November 2016, Vol. 5, No. 9
Potentially Practice-Changing: Ribociclib/Letrozole Combo in Advanced Breast Cancer
The addition of the selective CDK4/6 inhibitor ribociclib to letrozole significantly improved progression-free survival (PFS) in hormone receptor–positive (HR+) advanced breast cancer. Compared with letrozole alone, the combination of ribociclib/letrozole improved PFS by 44%.
These results from the phase 3 MONALEESA-2 trial were presented at the European Society for Medical Oncology 2016 Congress and published simultaneously online to coincide with this presentation (N Engl J Med. 2016. DOI: 10.1056/NEJMoa1609709).
“The combination of ribociclib plus letrozole achieved a statistically significant and clinically meaningful increase in progression-free survival, with a consistent treatment benefit observed across all subgroups and for other secondary end points. Ribociclib was well tolerated. This combination represents an important advance for patients with metastatic, HR+ breast cancer,” stated lead author Gabriel Hortobagyi, MD, The University of Texas MD Anderson Cancer Center in Houston.
Hormonal therapy is the cornerstone of treatment for HR+ primary and metastatic breast cancer, but resistance eventually develops.
“Cyclin-dependent kinase inhibitors [such as ribociclib] are a promising development to overcome resistance to hormonal therapy,” Dr Hortobagyi told listeners, and the availability of selective CDK4/6 inhibitors (ie, ribociclib and palbociclib) has jump-started research in this setting.
MONALEESA-2 enrolled 668 postmenopausal women with HR+, HER2-negative advanced breast cancer previously untreated for advanced disease. Women were randomized to receive ribociclib (600 mg/day, 3 weeks on and 1 week off) plus letrozole (2.5 mg/day given continuously), or letrozole plus placebo.
At a planned interim analysis, the study met its primary end point of PFS. After 18 months, the PFS rate was 63% for ribociclib/letrozole versus 42.2% for letrozole alone, for a highly statistically significant 44% improvement favoring the combination (P = .00000329). At the time of data cutoff, the median PFS had not yet been reached for the combination arm and was 14.7 months for letrozole alone.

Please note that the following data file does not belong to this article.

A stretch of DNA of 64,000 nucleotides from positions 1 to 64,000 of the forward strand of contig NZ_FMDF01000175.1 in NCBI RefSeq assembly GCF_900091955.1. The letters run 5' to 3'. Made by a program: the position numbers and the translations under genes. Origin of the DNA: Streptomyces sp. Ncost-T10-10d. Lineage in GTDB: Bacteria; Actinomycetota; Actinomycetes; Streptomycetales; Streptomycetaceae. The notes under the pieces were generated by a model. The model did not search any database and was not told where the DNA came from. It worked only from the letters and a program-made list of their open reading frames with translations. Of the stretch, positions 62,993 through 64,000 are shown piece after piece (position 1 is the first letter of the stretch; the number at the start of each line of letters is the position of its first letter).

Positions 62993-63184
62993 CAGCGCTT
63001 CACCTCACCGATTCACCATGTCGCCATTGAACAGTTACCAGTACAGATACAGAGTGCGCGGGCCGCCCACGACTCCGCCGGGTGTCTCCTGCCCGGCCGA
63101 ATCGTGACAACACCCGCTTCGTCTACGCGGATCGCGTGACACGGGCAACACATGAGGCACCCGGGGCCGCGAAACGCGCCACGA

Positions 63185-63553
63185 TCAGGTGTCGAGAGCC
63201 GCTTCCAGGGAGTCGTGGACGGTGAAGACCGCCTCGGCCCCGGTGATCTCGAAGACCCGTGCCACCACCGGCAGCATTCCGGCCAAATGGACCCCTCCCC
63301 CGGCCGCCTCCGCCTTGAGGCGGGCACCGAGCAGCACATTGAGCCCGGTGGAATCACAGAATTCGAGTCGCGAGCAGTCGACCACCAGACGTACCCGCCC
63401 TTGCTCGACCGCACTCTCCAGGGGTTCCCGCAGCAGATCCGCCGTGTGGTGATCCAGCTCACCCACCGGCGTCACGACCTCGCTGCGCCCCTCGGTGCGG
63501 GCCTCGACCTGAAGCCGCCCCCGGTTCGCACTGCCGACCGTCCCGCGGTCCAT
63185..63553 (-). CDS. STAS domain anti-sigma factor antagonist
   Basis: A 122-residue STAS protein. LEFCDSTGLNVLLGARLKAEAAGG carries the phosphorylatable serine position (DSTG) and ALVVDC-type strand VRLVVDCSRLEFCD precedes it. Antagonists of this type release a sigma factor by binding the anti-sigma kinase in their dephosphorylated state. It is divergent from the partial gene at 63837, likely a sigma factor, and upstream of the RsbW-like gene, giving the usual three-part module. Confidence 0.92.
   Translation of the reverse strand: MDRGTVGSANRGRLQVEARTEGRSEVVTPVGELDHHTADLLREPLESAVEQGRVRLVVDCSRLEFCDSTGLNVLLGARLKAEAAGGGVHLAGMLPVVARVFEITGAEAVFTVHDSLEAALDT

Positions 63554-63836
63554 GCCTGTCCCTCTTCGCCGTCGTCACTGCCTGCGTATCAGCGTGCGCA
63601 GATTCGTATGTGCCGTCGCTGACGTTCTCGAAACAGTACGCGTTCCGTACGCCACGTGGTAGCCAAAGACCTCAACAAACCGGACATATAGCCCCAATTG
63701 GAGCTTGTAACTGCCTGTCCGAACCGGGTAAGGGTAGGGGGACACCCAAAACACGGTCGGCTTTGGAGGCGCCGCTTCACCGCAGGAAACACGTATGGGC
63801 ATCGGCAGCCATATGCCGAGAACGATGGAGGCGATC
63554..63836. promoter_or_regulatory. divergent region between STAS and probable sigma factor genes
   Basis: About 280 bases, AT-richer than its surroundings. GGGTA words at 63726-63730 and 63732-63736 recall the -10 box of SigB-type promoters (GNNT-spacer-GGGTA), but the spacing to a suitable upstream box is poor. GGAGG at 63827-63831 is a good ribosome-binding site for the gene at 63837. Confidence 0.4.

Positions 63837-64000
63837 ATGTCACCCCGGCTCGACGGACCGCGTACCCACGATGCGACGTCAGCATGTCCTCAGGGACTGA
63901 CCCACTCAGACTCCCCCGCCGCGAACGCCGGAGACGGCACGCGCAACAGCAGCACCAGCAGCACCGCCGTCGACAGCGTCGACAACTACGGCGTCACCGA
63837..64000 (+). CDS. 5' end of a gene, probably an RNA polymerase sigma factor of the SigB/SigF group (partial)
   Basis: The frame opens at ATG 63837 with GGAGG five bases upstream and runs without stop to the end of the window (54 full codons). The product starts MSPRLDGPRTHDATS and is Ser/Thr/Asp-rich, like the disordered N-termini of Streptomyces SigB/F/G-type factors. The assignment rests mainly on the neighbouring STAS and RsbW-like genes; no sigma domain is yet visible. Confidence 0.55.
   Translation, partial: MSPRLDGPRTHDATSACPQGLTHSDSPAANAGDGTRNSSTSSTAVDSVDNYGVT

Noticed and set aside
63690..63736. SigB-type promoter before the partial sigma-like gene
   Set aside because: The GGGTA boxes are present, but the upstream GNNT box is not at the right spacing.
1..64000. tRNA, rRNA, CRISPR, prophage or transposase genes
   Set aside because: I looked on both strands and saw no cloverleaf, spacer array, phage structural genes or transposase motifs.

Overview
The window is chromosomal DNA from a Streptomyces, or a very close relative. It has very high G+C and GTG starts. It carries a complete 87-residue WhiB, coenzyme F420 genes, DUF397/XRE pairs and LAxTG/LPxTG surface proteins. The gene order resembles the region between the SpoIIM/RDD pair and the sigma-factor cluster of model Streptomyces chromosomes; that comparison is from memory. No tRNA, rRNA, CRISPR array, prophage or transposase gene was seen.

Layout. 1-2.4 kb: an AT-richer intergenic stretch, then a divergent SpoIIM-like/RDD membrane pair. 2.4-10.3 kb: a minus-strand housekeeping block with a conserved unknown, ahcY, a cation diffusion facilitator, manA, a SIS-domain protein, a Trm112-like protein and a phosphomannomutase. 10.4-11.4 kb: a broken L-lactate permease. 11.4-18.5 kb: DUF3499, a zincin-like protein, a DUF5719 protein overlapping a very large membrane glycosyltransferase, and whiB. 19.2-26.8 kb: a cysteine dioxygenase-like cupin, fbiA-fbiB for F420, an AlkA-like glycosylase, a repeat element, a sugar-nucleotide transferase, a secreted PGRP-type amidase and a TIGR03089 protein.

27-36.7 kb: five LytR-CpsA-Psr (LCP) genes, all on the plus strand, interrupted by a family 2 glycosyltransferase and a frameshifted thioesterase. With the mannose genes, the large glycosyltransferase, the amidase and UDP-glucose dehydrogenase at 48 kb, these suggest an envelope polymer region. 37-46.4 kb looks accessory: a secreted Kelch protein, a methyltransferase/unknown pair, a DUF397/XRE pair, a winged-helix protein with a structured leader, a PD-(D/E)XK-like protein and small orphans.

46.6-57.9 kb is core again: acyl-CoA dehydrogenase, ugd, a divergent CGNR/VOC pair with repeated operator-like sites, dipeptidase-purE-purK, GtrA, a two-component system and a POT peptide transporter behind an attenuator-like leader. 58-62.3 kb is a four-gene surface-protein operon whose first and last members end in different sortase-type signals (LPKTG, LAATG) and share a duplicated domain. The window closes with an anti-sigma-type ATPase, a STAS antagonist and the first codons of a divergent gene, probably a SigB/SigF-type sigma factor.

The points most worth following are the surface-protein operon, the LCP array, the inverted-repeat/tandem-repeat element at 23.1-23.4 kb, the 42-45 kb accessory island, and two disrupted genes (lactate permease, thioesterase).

The objective response rate was 53% for ribociclib/letrozole versus 37% for letrozole alone (P = .00028). Taking response rates plus stable disease together, the rate of clinical benefit was significantly higher in the ribociclib/letrozole arm compared with letrozole alone: 80% versus 72%, respectively (P = .02).
When PFS was analyzed across subgroups, ribociclib/letrozole was significantly superior to letrozole alone in every subgroup.
Both treatments were well tolerated. Serious adverse events were reported in fewer than 5% of patients on each arm. The addition of ribociclib increased the frequency of myelosuppression, neutropenia, anemia, and thrombocytopenia.
Neutropenia of any grade was reported in 75% of patients on the combination arm versus 5.2% on the letrozole arm, but the rate of febrile neutropenia was only 1.5% versus 0%, respectively.
Other adverse events seen more frequently in the combination arm, such as nausea, vomiting, diarrhea, alopecia, rash, and transaminase elevations, were mainly grade 1/2.
Two phase 3 trials are evaluating ribociclib plus other types of hormonal therapies: MONALEESA-3 (ribociclib plus fulvestrant versus placebo plus fulvestrant as first-line or second-line therapy in advanced breast cancer); MONALEESA-7 (ribociclib plus tamoxifen plus goserelin versus goserelin plus aromatase inhibitor in premenopausal and perimenopausal advanced breast cancer).
“The million dollar question is whether this study, along with PALOMA-2 [J Clin Oncol. 2016;34(suppl). Abstract 507], will change practice. Both trials are precedent-setting, showing the greatest magnitude of benefit seen in advanced breast cancer. We still need biomarkers for patient selection to identify those most likely to benefit, but we are working hard in this area,” Dr Hortobagyi explained.
“In my view, this is a practice-changing study. When ribociclib is approved, this drug will be one of the major choices for advanced breast cancer,” he stated.
The MONALEESA studies are funded by Novartis. Ribociclib was granted Breakthrough Therapy Designation by the FDA in September 2016.
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